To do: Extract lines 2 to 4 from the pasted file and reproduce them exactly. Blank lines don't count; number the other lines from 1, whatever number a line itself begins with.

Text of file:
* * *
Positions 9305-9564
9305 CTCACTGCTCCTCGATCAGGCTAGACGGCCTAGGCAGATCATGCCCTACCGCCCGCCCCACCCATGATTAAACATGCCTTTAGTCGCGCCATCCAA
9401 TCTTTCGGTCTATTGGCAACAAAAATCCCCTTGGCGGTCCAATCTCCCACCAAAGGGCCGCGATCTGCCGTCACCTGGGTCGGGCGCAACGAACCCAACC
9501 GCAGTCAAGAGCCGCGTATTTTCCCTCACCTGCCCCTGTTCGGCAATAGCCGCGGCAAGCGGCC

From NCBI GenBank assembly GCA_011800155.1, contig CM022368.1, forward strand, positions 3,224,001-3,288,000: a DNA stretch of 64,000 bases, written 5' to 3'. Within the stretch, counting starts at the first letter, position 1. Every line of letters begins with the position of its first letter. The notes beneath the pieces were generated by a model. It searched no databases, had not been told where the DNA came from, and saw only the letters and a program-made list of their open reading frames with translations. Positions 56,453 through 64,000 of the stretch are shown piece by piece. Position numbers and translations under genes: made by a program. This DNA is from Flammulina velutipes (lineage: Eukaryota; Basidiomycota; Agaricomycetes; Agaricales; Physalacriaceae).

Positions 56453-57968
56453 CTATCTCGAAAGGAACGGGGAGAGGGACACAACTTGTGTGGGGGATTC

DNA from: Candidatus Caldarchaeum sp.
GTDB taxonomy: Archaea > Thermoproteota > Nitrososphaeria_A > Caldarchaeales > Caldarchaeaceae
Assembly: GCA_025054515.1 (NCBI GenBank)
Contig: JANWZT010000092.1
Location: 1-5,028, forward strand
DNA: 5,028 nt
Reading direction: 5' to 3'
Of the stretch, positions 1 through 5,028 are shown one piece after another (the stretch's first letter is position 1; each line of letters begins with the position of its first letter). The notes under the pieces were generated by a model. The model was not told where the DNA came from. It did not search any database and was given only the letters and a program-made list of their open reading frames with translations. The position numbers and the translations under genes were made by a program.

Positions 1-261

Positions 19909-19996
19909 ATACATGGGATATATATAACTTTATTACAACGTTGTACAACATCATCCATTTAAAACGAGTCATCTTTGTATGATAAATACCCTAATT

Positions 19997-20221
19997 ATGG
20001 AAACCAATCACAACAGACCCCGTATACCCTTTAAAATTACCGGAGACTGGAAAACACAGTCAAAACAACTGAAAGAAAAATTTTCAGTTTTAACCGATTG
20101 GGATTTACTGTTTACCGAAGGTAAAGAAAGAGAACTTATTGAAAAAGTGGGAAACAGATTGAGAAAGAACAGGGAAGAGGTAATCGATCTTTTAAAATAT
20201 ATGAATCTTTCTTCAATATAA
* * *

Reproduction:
9305 CTCACTGCTCCTCGATCAGGCTAGACGGCCTAGGCAGATCATGCCCTACCGCCCGCCCCACCCATGATTAAACATGCCTTTAGTCGCGCCATCCAA
9401 TCTTTCGGTCTATTGGCAACAAAAATCCCCTTGGCGGTCCAATCTCCCACCAAAGGGCCGCGATCTGCCGTCACCTGGGTCGGGCGCAACGAACCCAACC
9501 GCAGTCAAGAGCCGCGTATTTTCCCTCACCTGCCCCTGTTCGGCAATAGCCGCGGCAAGCGGCC